Join Date: Jun 2007
Location: Dayton, Oh WPAFB
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I explain to my son about other kids' special needs if they're noticeable enough to him to mention them to me. And I say things like "his brain doesn't work like yours" or "her legs don't work right" just like I say about his own brother "his brain doesn't work right, which is why he can't speak; his ears don't work right which is why we have to use sign" etc. My 5 year old certainly could infer from that "his brain is wrong", I mean, he's FIVE! Now I would never condone him teasing someone about that, when I explain it to him, I make sure to convey that his friend can't help that his brain works differently, and we should help him, not tease him. So if you're going to speak with the mother, that's the approach I'd take. I wouldn't get upset about the other mom telling her son your son's diagnosis (what are the other parents supposed to say? If their kids notice your son is different, they should acknowledge it with an age-appropriate explanation) but I would let her know that her son is teasing.
When you do tell your son about his diagnosis, you can teach him to correct other people's terminology if they try to tease him. In this case, if someone tells him something is "wrong" with his brain, he can be taught to say "my brain is different, but it isn't wrong, I can still do things like walk and talk and do my math homework just like you!" if you think he's able to do something like that. I heard my 5 year old speak up in defense of my 3 year old on a playground once, another kid made a comment about my 3 year old being a "baby" because he couldn't talk well, and my 5 year old said "He's not a baby, he's 3, he just can't talk because his brain doesn't work right. But he can sign, want to learn some sign?"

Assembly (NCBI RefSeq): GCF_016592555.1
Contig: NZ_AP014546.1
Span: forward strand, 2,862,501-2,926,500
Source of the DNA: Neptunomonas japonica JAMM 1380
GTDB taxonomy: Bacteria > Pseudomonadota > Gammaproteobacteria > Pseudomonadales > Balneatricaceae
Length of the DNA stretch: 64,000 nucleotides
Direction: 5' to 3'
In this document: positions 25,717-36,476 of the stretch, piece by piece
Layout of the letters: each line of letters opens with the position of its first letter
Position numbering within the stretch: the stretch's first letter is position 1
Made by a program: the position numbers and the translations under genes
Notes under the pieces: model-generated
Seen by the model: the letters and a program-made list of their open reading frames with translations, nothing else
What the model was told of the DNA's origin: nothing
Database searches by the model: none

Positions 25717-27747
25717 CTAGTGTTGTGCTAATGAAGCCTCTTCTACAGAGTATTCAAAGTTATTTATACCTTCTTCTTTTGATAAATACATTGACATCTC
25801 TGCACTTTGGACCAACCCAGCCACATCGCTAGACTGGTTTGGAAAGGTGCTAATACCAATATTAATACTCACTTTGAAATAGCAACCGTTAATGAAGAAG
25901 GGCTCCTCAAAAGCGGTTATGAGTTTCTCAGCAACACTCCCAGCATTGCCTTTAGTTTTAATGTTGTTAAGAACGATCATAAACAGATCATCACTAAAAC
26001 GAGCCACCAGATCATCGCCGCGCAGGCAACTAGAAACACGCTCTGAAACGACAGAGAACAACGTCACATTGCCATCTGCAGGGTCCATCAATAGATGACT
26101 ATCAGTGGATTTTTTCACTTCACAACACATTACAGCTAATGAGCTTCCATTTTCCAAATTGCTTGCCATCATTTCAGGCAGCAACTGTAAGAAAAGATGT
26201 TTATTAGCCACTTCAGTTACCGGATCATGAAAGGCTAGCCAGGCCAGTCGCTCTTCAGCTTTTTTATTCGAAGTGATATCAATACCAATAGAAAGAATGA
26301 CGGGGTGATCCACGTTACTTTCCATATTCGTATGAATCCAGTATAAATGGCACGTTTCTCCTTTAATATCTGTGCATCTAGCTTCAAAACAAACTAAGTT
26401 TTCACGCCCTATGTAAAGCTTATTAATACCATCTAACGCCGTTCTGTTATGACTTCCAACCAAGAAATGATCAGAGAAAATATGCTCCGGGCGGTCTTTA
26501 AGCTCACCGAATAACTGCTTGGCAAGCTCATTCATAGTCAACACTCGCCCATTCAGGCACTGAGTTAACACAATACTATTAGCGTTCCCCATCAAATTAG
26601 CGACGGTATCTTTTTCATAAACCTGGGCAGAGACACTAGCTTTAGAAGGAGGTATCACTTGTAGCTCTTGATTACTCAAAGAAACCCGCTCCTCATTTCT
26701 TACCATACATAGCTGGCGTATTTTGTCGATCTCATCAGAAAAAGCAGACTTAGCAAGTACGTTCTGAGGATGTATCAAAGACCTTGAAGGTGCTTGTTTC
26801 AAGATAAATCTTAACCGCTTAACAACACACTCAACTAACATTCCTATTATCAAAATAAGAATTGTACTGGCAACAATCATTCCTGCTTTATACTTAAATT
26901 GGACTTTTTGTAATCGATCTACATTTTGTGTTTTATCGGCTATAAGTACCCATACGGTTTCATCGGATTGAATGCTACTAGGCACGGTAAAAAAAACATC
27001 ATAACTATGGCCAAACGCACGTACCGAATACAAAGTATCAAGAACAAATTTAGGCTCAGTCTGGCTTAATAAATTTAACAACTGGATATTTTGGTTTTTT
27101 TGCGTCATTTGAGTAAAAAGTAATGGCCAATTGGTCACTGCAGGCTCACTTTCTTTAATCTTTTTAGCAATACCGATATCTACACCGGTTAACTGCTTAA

And I definitely wouldn't hold back telling your son just because other parents haven't told their kids. If your son asks if anyone else also has Aspergers, you can say "I don't know for sure, usually medical stuff is kind of personal. Have you noticed anyone else like you?" and then you guys can talk about how lots of people have little "quirks" even if they don't have a diagnosis (this will help to show him that he's not that "weird" after all) for example, maybe a kid in his class doesn't like to jump rope because of the sound of it scraping the ground, or maybe another kid really likes to play with his glue because he likes the sensory input, or maybe another kid has a lot of trouble not talking out of turn, or maybe another kid is really shy, etc etc. So he can learn to relate to traits that other people have, rather than their diagnosis (or lack of one). My son has lots of Deaf friends, some of them are deaf because of a chromosome issue (like him), some are deaf because of a birth defect, some are deaf because of illness/injury...but it doesn't matter why they're deaf, only that he associates with them ebcause of it. Does that make sense??
Good luck! This is so hard as they get older!!!
Mommy to BigBoy Ian (3-17-05) ; LittleBoy Connor (3-3-07) (DiGeorge/VCFS):; BabyBoy Gavin (10-3-09) x3 AngelBaby (1-7-06)